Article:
Children's Literature

Instructor: Chi-Fen Emily Chen, Ph.D. 陳其芬

Department of English, National Kaohsiung First University of Science and Technology, Taiwan


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Poetry for Children

 Please read Chapter 8 and Chapter 6: Mother Goose Books from Russell, D. L. (2009). Literature for children: a short introduction.

Language of Poetry

Part A.  Imagery: Literal images & Figurative images

Part B.  Sound Patterns: Rhythm & Rhyme

Part A.  Imagery

Imagery refers to mental pictures created by words.

  • Literal Images: the words are used to describe something directly by appealing to one or more of our sensory faculties.

  1. Visual images: they consist of things we can see.

 

The sun was shining on the sea,

Shining with all his might:

He did his very best to make

The billows smooth and bright -

And this was odd, because it was

The middle of the night.   

     (Lewis Carroll)        

 

  1. Tactile images: they appeal to our sense of touch.

 

Through the green twilight of a hedge,

I peered with cheek on the cool leaves pressed

     (Walter de la Mare)

 

  1. Auditory images: they suggest the sounds of things, usually resulting in an effect onomatopoeia (Words that imitate sounds or sounds that are linked with objects).

 

Bow-wow, says the dog,
Mew, mew says the cat,
Grunt, grunt, goes the hog,
And squeak goes the rat.
Tu, whu, says the owl,
Quack, quack, says the duck,
And what the cuckoo says you know.
   
(Mother Goose)

 

  1. Olfactory images: they suggest the smells of things.

 

As Mommy washed up
and the children played,
smell of warm butter filled the air.

    (Anonymous)

 

  1. Kinesthetic images: they refer to actions or motions.

 

A poem once stopped me on the street.
I've got a poem stuck on my feet.
A poem attacked me in the shower.
I find a poem most every hour!
   
(Mark Stansell)

 

  1. Gustatory images: they suggest the tastes of things.

 

A mouse found a beautiful piece of plum cake,

The richest and sweetest that mortal could make:

'Twas heavy with citron and fragrant with spice,

And covered with sugar all sparkling as ice.

     (Iona and Peter Opie)

 

  • Figurative images: the words are used to describe one thing by comparing it to something else with which we are more familiar. The poet uses figurative language to bring us new experiences, new visions, new ways of looking at the world.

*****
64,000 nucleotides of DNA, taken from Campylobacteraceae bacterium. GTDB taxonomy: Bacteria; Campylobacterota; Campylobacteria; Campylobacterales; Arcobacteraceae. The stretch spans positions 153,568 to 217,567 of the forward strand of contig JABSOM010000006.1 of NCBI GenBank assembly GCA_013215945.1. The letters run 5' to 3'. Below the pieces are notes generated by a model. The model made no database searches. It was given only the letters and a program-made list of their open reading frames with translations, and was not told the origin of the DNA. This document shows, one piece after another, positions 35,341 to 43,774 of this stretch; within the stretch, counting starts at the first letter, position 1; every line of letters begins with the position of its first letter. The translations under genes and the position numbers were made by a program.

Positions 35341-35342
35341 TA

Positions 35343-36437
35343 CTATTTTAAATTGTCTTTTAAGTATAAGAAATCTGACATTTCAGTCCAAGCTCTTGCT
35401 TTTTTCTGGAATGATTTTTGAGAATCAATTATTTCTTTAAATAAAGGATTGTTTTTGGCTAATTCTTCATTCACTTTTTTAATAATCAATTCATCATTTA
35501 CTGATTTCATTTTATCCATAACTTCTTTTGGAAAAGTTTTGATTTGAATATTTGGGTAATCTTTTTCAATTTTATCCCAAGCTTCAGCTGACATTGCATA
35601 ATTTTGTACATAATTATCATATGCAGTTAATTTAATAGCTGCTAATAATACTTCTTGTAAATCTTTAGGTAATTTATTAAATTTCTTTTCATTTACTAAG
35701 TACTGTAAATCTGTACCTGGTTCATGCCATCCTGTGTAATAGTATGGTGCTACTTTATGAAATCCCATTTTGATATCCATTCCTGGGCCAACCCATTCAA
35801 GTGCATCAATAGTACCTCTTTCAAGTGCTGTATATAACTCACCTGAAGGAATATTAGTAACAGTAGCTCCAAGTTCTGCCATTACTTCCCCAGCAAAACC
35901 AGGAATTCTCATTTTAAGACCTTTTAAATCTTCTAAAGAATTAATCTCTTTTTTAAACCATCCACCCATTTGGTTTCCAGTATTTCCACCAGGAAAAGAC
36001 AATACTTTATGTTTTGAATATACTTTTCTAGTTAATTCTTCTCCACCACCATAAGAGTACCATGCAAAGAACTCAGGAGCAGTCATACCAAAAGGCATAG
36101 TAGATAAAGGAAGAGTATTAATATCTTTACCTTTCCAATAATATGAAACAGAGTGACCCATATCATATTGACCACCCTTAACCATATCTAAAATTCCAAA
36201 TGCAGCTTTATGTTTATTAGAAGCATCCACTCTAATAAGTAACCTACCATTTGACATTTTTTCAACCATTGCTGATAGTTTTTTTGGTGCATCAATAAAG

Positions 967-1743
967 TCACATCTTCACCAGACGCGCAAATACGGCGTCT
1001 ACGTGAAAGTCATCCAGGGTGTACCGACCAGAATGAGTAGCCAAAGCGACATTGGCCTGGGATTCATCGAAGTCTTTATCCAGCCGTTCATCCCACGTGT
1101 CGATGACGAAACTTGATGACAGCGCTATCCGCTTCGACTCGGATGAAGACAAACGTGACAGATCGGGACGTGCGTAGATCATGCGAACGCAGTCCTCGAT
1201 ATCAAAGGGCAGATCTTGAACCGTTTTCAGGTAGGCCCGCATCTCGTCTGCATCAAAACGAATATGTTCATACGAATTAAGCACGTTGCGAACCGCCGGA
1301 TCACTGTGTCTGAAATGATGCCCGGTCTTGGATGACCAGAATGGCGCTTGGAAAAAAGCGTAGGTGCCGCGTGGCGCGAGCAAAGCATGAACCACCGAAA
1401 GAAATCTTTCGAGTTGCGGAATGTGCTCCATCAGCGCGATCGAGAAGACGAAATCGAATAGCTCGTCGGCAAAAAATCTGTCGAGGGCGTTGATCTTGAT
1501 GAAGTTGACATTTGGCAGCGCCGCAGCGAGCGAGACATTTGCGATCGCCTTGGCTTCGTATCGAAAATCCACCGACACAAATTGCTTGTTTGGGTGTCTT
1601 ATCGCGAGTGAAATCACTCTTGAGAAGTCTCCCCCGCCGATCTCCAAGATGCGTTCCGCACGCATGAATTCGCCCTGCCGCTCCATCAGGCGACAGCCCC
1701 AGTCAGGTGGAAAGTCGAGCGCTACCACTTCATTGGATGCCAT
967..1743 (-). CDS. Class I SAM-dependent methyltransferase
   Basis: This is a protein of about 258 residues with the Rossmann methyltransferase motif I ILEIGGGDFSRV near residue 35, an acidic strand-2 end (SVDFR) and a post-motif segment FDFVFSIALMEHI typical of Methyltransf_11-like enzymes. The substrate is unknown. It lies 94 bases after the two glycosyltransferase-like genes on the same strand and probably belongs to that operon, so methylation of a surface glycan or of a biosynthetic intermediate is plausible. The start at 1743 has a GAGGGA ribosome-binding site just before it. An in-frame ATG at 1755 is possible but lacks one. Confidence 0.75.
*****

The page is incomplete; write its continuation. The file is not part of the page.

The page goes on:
1. Simile: a stated comparison, employing a connective such as "like" or "as".

"My love is like a red, red rose"

    (Robert Burn)

  1. Metaphor: an implied comparison, not directly stated with words such as "like" and "as".

In the morning the city

Spreads its wings

Making a song

In stone that sings.

    (Langston Hughes)

 

  1. Personification: human qualities are given to an inanimate object, an abstract idea, or a force of nature.

 

 

"The Night was creeping on the ground!

She crept and did not make a sound"

    (James Stephens)

Part B.   Sound Patterns

Most poems are written to be read aloud, and how they sound is as important as what they mean. Sound patterns consist of two elements: rhythm and rhyme.

  • Rhythm: the pattern of stressed and unstressed syllables in language.

  1. Rhythmical pattern in poetry is called meter. The smallest unit of rhythmical pattern is called a foot. Much poetry combines more than one rhythmical pattern to achieve a particular effect.

  2. Nursery rhymes tend to have very predictable rhythms. For example, "Mary had a little lamb", "Twinkle, twinkle, little star" (regular trochees; i.e., two syllables with the emphasis on the first)

  3. When reading poetry to children, we need to be aware of the rhythm pattern(s) a poem contains so that we can gain good effect from our reading.

  • Rhyme: the repetition of similar sounds in the two or more words.

  1. End rhyme: the repetition of  the ending sounds in two or more lines.

One, two,

buckle my shoe;
Three, four,

shut the door;
Five, six,

pick up sticks;
 

Seven, eight,

lay them straight;
Nine, ten,

a big, fat hen.

  1. Alliteration: the repetition of initial sounds in two or more words.

Peter Piper picked a peck of pickled peppers.
A peck of pickled peppers Peter Piper picked.
If Peter Piper picked a peck of pickled peppers,
How many pickled peppers did Peter Piper pick?

 

  1. Assonance: the repetition of vowel sounds within words.

 

 

Hickory Dickory Dock,
The mouse ran up the clock,
The clock struck one,

The mouse ran down,
Hickory Dickory Dock!

 

  1. Consonance: the repetition of consonant sounds within words, often with a variation in adjoining vowels.

A flea and a fly
Flew up in a flue.
Said the flea, "Let us fly!"
Said the fly, "Let us flee!"
So they flew through a flap in the flue.

 

 

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